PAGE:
In my last post I looked at how we should Paint Ourselves in a Positive Light when it comes to personal presentation. Now I want to take a look at personal presentation when like me, as I write, you are looking for a new role and being called to interview.
It’s strange how lessons learnt at a young age stay with us isn’t it. My Grandfather was a deeply loving man but he was an absolute stickler for dressing “appropriately” and he expected us all to follow suit. I can still recall the look of shock on my Grandfather’s face when I turned up to a family event wearing a brown suit and his question which was along the lines of “Are you going fishing?”
He very much saw brown as a colour for the country and not something that one would wear anywhere else! How times have changed and I am sure that he would be equally shocked at some of the clothes we wear nowadays. However, that comment from him has stuck with me and I cannot recall ever having worn a brown suit. He always told us that one should dress as if we were about to hear that we were being promoted to the Board.
Even today I still find myself wondering when I check how I look in the mirror before going out “would Grandfather approve?” He was very much in my thoughts the other day when I was attending an interview. I knew from my research that the company had adopted “dress down Friday” however, it would not have occurred to me to attend in anything other than a suit and tie – even if they had said “oh don’t worry we do dress down on a Friday.” When we are attending an interview then we really do need to look at our professional best don’t we?
During a job interview, you spend every moment under examination. There’s no two ways about it. The way you present yourself either leaves your interviewer excited to call you back or eager to put your resume on the bottom of the pile. That being said, keep the following information in mind as you prepare for your next interview… and good luck!
Dress for Success
Many times, your clothing is the thing that gives your interviewer his or her first impression of you. For best results.
Some companies may have a dress code requiring formal business attire, while others choose to keep their dress code more casual. The best way to find out about how a company’s employees dress is to ask. But, if you can’t ask in advance, for me it’s best to dress in a conservative business suit. With a suit and tie I can always remove the tie if it is obvious that I would look out of place! Keep accessories to a minimum, to avoid standing out too much. If your attire draws too much attention, it has the potential to take the focus off of your qualifications and credentials.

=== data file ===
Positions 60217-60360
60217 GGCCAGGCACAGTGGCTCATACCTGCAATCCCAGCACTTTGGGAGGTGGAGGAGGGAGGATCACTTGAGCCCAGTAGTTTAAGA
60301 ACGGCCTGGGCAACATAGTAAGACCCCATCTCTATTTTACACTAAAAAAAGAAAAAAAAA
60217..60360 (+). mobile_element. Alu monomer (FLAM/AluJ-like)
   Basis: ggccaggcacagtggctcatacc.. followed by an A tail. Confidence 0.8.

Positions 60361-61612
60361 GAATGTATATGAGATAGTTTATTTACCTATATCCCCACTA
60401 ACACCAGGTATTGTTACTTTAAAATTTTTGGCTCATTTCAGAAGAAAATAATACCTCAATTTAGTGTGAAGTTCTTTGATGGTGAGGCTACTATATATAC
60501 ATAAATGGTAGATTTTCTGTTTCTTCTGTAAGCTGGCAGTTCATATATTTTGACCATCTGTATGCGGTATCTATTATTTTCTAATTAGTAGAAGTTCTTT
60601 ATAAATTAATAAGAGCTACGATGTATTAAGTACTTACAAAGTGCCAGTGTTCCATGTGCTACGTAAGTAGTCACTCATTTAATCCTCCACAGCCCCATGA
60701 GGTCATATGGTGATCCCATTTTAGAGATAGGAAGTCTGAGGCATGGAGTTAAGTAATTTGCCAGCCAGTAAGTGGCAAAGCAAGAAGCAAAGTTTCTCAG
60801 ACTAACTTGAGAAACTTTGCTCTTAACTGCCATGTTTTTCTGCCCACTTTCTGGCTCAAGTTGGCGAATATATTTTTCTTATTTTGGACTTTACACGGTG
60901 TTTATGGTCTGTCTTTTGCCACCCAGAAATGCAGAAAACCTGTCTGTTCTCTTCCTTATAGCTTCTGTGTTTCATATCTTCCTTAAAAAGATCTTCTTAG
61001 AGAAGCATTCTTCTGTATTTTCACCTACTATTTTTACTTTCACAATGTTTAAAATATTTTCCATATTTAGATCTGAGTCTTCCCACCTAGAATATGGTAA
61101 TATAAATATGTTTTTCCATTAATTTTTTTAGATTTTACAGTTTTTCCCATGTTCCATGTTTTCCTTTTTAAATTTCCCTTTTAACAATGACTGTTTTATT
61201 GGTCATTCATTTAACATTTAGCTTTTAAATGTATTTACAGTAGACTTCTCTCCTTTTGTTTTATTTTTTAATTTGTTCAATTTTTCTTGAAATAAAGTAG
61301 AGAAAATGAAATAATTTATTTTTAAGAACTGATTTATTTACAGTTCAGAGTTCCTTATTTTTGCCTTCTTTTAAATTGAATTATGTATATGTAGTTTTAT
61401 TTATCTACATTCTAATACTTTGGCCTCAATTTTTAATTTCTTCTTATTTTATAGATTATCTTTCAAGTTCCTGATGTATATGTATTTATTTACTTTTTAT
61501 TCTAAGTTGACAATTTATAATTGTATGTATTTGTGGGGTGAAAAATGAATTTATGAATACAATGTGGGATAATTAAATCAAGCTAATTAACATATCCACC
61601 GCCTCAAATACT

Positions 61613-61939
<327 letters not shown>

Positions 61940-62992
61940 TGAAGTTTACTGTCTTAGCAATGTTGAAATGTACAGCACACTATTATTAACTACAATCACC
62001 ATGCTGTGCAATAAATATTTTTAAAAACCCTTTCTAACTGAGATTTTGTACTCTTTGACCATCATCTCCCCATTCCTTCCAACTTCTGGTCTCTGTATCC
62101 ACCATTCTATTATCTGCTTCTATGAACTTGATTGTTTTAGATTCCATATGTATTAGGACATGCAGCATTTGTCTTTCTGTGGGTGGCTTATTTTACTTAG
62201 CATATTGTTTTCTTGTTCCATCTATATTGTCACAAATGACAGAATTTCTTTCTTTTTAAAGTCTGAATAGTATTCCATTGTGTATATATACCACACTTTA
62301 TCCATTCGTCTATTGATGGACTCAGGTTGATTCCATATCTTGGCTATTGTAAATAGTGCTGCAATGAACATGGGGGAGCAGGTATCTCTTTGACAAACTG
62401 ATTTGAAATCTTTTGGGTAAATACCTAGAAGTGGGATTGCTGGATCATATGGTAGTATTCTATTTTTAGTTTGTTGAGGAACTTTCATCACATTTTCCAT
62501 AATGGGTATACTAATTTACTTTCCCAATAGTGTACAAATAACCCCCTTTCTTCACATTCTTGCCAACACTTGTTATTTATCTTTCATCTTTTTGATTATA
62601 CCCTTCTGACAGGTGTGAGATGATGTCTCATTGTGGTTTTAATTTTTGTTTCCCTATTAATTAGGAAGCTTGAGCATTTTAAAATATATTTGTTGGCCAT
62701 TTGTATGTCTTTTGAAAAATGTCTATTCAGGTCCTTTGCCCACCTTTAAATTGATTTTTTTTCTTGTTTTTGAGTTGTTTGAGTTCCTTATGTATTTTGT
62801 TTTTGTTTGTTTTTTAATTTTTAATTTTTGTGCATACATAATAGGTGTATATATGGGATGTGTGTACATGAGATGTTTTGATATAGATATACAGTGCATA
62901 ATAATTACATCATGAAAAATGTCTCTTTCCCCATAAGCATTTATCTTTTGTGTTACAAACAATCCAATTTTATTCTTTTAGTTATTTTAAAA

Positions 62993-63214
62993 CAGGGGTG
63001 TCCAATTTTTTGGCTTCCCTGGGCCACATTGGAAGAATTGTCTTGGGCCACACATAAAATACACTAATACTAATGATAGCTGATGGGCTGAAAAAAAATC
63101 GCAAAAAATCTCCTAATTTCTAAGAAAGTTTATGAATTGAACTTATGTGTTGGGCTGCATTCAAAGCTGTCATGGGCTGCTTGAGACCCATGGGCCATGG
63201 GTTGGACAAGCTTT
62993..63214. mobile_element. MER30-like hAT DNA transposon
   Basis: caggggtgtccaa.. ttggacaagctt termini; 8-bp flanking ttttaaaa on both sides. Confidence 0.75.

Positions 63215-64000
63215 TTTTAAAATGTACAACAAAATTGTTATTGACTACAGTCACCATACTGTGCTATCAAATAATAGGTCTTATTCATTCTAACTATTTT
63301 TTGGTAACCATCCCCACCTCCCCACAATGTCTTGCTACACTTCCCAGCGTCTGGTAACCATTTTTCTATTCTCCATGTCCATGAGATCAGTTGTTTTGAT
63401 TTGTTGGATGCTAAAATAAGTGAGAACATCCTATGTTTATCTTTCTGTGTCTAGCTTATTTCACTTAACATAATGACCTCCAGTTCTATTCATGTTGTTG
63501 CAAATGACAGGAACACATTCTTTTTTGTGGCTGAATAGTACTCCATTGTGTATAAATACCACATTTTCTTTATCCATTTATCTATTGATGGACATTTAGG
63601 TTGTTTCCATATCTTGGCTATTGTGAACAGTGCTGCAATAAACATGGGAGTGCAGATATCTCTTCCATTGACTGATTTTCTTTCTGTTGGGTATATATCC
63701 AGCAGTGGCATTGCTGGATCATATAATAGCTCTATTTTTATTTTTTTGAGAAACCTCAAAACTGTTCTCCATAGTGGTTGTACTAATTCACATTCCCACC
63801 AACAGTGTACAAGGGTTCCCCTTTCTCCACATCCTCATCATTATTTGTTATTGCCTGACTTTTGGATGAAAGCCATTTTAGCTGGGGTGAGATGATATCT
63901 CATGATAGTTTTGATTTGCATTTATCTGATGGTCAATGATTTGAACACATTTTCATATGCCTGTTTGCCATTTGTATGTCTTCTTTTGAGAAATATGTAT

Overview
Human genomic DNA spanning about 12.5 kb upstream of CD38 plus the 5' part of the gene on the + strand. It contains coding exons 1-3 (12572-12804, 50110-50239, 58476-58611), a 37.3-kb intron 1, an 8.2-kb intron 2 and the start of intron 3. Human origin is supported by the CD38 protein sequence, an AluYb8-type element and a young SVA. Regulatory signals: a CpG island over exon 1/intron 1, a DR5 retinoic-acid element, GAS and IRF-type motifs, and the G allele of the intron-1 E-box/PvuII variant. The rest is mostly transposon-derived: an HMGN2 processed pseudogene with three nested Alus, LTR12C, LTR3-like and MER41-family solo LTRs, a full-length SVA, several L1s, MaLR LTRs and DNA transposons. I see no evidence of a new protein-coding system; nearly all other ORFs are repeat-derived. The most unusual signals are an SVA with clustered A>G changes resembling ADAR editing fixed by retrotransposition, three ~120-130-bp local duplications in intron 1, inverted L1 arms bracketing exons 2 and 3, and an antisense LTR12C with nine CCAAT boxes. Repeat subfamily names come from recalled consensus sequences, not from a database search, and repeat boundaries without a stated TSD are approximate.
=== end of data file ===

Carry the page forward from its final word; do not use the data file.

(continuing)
Self-confidence is vital when it comes to presenting yourself in a positive way. If you aren’t confident in yourself, how can you expect a potential employer to feel confident in hiring you? The best place to start when it comes to confidence is with a smile. Not only does smiling make you come off as approachable, it also releases endorphins in your body that makes you feel more relaxed.
Additionally, take time to fully prepare yourself before the interview begins. Do a bit of research on the company where you’ll be interviewing. Prepare any documents you may need and practice answers to questions that might come up.
Practice Proper Interview Etiquette
As well as being a stickler for appropriate dress one of the lessons that my Grandfather taught me was to treat everyone with respect from the most junior member of staff to the most senior. Displaying proper professional etiquette can mean the difference between getting hired and being passed over. Offer a firm, confident handshake at the beginning of the interview. Make eye contact during the greeting and when you answer your interview questions.
In addition, make sure to thank the interviewer for their time afterwards. Improper interview etiquette may get overlooked in some cases, but failing to be polite makes you come across as rude and leaves the wrong kind of lasting impression.
While your qualifications go a long way toward landing you a great job, they don’t accomplish the task alone. If you get the position, it’s important to have left your new boss with a good impression right then and there. Projecting a positive image of yourself helps to ensure that their image of you is positive, from the moment you start the new role.